N2 - Background: Brief, valid, and reliable dietary and physical activity assessment tools are needed, and interactive computerized assessments (ie, those with visual cues, pictures, sounds, and voiceovers) can reduce administration and scoring burdens commonly encountered with paper-based assessments. Objective: The purpose of this pilot investigation was to evaluate the comparative validity and reliability of interactive multimedia (IMM) versions (ie, IMM-1 and IMM-2) compared to validated paper-administered (PP) versions of the beverage intake questionnaire (BEVQ-15) and Stanford Leisure-Time Activity Categorical Item (L-Cat); a secondary purpose was to evaluate results across two education attainment levels. Methods: Adults 21 years or older (n=60) were recruited to complete three laboratory sessions, separated by three to seven days in a randomly assigned sequence, with the following assessments-demographic information, two IMM and one paper-based (PP) version of the BEVQ-15 and L-Cat, health literacy, and an IMM usability survey. Results: Responses across beverage categories from the IMM-1 and PP versions (validity; r=.34-.98) and the IMM-1 and IMM-2 administrations (reliability; r=.61-.94) (all P<.001) were significantly correlated. Paired t tests revealed significant differences in sugar-sweetened beverage (SSB) grams and kcal (P=.02 and P=.01, respectively) and total beverage kcal (P=.03), on IMM-1 and IMM-2; however, comparative validity was demonstrated between IMM-2 and the PP version suggesting familiarization with the IMM tool may influence participant responses (mean differences: SSB 63 grams, SEM 87; P=.52; SSB 21 kcal, SEM 33; P=.48; total beverage 65 kcal, SEM 49; P=.19). Overall mean scores between the PP and both IMM versions of the L-Cat were different (both P<.001); however, responses on all versions were correlated (P<.001). Differences between education categories were noted at each L-Cat administration (IMM-1: P=.008; IMM-2: P=.001; PP: P=.002). Major and minor themes from user feedback suggest that the IMM questionnaires were easy to complete, and relevant to participants' typical beverage choices and physical activity habits. Conclusions: In general, less educated participants consumed more total beverage and SSB energy, and reported less engagement in physical activity. The IMM BEVQ-15 appears to be a valid and reliable measure to assess habitual beverage intake, although software familiarization may increase response accuracy. The IMM-L-Cat can be considered reliable and may have permitted respondents to more freely disclose actual physical activity levels versus the paper-administered tool. Future larger-scale investigations are warranted to confirm these possibilities.

AB - Background: Brief, valid, and reliable dietary and physical activity assessment tools are needed, and interactive computerized assessments (ie, those with visual cues, pictures, sounds, and voiceovers) can reduce administration and scoring burdens commonly encountered with paper-based assessments. Objective: The purpose of this pilot investigation was to evaluate the comparative validity and reliability of interactive multimedia (IMM) versions (ie, IMM-1 and IMM-2) compared to validated paper-administered (PP) versions of the beverage intake questionnaire (BEVQ-15) and Stanford Leisure-Time Activity Categorical Item (L-Cat); a secondary purpose was to evaluate results across two education attainment levels. Methods: Adults 21 years or older (n=60) were recruited to complete three laboratory sessions, separated by three to seven days in a randomly assigned sequence, with the following assessments-demographic information, two IMM and one paper-based (PP) version of the BEVQ-15 and L-Cat, health literacy, and an IMM usability survey. Results: Responses across beverage categories from the IMM-1 and PP versions (validity; r=.34-.98) and the IMM-1 and IMM-2 administrations (reliability; r=.61-.94) (all P<.001) were significantly correlated. Paired t tests revealed significant differences in sugar-sweetened beverage (SSB) grams and kcal (P=.02 and P=.01, respectively) and total beverage kcal (P=.03), on IMM-1 and IMM-2; however, comparative validity was demonstrated between IMM-2 and the PP version suggesting familiarization with the IMM tool may influence participant responses (mean differences: SSB 63 grams, SEM 87; P=.52; SSB 21 kcal, SEM 33; P=.48; total beverage 65 kcal, SEM 49; P=.19). Overall mean scores between the PP and both IMM versions of the L-Cat were different (both P<.001); however, responses on all versions were correlated (P<.001). Differences between education categories were noted at each L-Cat administration (IMM-1: P=.008; IMM-2: P=.001; PP: P=.002). Major and minor themes from user feedback suggest that the IMM questionnaires were easy to complete, and relevant to participants' typical beverage choices and physical activity habits. Conclusions: In general, less educated participants consumed more total beverage and SSB energy, and reported less engagement in physical activity. The IMM BEVQ-15 appears to be a valid and reliable measure to assess habitual beverage intake, although software familiarization may increase response accuracy. The IMM-L-Cat can be considered reliable and may have permitted respondents to more freely disclose actual physical activity levels versus the paper-administered tool. Future larger-scale investigations are warranted to confirm these possibilities.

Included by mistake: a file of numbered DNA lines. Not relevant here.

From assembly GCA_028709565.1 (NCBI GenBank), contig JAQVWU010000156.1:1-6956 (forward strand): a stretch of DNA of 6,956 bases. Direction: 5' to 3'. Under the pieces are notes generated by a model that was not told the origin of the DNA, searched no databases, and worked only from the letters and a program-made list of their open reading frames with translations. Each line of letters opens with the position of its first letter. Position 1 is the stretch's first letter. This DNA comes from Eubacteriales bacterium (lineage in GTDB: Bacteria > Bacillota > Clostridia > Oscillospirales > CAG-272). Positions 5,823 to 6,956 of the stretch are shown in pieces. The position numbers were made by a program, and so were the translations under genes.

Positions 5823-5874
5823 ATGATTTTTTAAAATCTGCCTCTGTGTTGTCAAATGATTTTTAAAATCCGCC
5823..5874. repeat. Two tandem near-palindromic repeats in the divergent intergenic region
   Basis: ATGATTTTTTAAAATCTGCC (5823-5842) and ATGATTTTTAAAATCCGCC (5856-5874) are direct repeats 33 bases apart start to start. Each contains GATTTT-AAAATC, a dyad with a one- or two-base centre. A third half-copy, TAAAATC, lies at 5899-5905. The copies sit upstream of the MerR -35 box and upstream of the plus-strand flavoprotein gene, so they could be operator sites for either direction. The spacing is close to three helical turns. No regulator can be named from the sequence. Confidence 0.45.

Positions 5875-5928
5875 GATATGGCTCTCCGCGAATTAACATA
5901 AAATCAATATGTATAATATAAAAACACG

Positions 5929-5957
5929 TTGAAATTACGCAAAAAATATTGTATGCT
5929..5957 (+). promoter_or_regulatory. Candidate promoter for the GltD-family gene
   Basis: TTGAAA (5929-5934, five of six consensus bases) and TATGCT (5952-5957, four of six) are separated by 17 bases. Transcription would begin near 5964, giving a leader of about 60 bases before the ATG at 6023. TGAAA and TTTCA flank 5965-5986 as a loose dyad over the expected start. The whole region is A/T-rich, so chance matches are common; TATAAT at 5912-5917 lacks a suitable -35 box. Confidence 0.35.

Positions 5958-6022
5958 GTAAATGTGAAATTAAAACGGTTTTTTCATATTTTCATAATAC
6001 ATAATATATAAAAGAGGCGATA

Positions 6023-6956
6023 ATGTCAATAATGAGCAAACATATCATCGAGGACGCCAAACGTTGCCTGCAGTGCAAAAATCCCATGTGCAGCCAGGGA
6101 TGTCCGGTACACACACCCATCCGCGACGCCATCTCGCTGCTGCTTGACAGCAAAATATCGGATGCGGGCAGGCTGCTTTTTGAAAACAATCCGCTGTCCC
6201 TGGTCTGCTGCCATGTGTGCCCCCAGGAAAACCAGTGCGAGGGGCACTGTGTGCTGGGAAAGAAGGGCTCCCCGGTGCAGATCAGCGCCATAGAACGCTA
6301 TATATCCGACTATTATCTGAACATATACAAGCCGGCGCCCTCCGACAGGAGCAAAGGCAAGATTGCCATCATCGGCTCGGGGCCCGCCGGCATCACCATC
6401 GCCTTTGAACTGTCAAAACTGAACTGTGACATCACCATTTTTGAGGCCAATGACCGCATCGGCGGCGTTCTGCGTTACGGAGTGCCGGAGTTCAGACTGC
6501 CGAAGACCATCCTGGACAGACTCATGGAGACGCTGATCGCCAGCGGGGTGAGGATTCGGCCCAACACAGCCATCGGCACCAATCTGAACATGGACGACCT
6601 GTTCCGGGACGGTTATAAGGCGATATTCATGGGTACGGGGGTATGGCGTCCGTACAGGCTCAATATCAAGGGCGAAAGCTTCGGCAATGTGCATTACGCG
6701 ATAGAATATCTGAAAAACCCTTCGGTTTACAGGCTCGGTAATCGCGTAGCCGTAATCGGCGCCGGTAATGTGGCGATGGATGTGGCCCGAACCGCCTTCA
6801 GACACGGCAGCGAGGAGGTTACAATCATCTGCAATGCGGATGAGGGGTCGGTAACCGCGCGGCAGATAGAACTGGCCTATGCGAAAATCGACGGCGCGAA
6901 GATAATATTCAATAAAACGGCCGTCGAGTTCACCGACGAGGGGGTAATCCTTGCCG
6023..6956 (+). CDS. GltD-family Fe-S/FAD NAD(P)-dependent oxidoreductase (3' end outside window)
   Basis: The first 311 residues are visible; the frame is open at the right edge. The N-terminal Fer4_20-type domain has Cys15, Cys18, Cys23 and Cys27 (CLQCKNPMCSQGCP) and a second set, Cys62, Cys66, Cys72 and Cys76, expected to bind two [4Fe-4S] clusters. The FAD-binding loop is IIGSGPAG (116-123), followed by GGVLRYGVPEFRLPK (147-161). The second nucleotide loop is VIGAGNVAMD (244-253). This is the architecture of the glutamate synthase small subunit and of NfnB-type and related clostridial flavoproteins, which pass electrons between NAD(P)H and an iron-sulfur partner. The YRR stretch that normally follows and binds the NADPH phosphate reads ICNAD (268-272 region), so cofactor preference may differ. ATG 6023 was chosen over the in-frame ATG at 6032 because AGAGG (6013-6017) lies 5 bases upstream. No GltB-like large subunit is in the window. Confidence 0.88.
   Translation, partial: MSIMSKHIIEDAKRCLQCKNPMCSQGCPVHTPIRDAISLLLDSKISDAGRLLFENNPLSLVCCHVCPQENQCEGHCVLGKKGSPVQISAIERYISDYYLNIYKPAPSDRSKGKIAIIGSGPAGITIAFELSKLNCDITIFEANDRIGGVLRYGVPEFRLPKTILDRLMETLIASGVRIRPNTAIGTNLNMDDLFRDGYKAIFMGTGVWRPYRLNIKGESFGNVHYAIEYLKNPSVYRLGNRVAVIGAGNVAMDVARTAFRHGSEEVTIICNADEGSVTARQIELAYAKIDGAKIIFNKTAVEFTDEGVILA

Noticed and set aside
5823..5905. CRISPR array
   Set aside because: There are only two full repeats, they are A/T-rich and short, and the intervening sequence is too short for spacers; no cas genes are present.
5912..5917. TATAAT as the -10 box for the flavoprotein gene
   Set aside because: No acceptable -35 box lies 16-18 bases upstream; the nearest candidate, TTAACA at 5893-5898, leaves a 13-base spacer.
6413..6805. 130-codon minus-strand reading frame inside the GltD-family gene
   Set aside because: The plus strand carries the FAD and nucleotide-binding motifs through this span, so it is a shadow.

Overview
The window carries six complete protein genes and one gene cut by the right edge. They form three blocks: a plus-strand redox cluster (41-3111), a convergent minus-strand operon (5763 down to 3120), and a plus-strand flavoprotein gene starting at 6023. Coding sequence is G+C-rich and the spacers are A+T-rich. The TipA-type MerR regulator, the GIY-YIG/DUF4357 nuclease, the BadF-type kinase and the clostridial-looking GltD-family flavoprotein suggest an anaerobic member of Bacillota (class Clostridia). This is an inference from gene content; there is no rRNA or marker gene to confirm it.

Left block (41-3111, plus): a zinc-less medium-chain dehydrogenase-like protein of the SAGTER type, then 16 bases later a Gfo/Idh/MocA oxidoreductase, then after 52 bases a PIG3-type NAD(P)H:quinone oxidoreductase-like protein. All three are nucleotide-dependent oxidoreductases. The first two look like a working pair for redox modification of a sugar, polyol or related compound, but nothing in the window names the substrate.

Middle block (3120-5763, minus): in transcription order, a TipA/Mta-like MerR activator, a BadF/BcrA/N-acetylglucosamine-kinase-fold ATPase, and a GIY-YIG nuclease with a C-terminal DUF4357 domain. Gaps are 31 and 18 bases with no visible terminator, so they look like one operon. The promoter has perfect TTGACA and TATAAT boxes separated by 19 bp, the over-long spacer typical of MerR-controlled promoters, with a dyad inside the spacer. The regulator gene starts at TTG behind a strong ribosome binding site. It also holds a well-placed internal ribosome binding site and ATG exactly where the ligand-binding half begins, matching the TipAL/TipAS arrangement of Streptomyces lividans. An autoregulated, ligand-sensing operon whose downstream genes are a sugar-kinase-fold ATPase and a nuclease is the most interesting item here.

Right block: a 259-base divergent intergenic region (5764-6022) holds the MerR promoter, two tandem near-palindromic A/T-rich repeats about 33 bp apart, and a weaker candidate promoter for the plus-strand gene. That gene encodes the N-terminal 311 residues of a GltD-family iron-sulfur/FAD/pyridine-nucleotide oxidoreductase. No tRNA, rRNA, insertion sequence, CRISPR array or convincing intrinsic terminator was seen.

KW - Beverages

KW - Dietary assessment

KW - Multimedia

KW - Physical activity

KW - Validity and reliability

UR - http://www.scopus.com/inward/record.url?scp=84887871557&partnerID=8YFLogxK

UR - http://www.scopus.com/inward/citedby.url?scp=84887871557&partnerID=8YFLogxK

U2 - 10.2196/resprot.2830

DO - 10.2196/resprot.2830

M3 - Article

VL - 15

JO - Journal of Medical Internet Research

JF - Journal of Medical Internet Research

SN - 1439-4456

IS - 10

M1 - 2830

ER -